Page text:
Source: The Guardian Unlimited
A commodity boom has helped pull millions out of poverty across South America over the past decade. It has also unleashed a new scramble for oil, minerals and cropland that is accelerating deforestation and fuelling a new wave of land conflicts from Colombia to Chile.
Now, as prices for oil and other commodities slide, economists and environmental researchers warn that the loss of forest cover may be hastened, leading to new clashes as governments in the region try to maintain growth rates and spending levels by driving deeper into the jungle.
Satellite imagery of the Amazon basin, the world’s largest tropical forest and a critical bulwark against climate change, shows a stark divergence in the continent’s preservation efforts. In Brazil, the pace of deforestation has been cut by 75% since 2004, largely the result of tighter regulation and new environmental protections.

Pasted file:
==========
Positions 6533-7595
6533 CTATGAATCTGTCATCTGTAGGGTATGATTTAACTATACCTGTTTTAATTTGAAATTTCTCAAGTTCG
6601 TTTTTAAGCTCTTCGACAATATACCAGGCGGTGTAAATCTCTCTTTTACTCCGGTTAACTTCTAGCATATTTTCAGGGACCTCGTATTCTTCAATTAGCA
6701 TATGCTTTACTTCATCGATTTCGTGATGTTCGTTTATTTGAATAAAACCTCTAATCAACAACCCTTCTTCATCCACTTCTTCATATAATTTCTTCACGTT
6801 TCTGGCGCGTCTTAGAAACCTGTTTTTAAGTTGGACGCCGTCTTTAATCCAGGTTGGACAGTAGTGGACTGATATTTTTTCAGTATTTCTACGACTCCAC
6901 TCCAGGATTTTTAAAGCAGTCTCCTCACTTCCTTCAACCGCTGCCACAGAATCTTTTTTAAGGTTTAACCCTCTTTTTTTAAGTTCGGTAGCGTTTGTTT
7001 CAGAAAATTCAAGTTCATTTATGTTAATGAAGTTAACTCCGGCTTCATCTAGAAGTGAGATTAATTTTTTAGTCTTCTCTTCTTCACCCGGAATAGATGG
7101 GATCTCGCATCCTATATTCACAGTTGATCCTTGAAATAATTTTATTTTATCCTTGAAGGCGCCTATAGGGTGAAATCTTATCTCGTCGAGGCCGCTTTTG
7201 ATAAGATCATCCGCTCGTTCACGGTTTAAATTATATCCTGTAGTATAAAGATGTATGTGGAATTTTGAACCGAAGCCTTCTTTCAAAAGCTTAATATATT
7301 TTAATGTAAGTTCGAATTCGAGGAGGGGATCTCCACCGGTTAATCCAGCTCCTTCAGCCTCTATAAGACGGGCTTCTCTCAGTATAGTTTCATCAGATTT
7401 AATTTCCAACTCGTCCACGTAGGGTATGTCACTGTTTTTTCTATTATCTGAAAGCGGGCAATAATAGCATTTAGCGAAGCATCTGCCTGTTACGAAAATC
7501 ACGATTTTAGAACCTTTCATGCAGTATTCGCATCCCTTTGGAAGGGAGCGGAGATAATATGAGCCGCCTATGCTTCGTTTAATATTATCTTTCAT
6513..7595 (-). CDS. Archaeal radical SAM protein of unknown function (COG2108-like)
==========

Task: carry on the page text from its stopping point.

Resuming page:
But in Colombia, Peru, Bolivia and the other five nations whose territories cover 40% of the Amazon basin, the loss of vegetation increased threefold in the same period, wiping out a combined area of forest cover of more than 32,000 sq km. Last year, the pace of deforestation in those nations leapt by 120%.
“Commodity prices, directly or indirectly, have increased deforestation in the Amazon,” said Kevin Gallagher, a development economist at Boston University who specialises in Latin America’s trade relations with China. “Price increases create the perception of scarcity, which pushes investors into new terrain,” he said.
More than 80 million Latin Americans were lifted out of poverty in the past decade, according to the World Bank, which reports that as of 2011, “for the first time in recorded history, the region has a larger number of people in the middle class than in poverty”.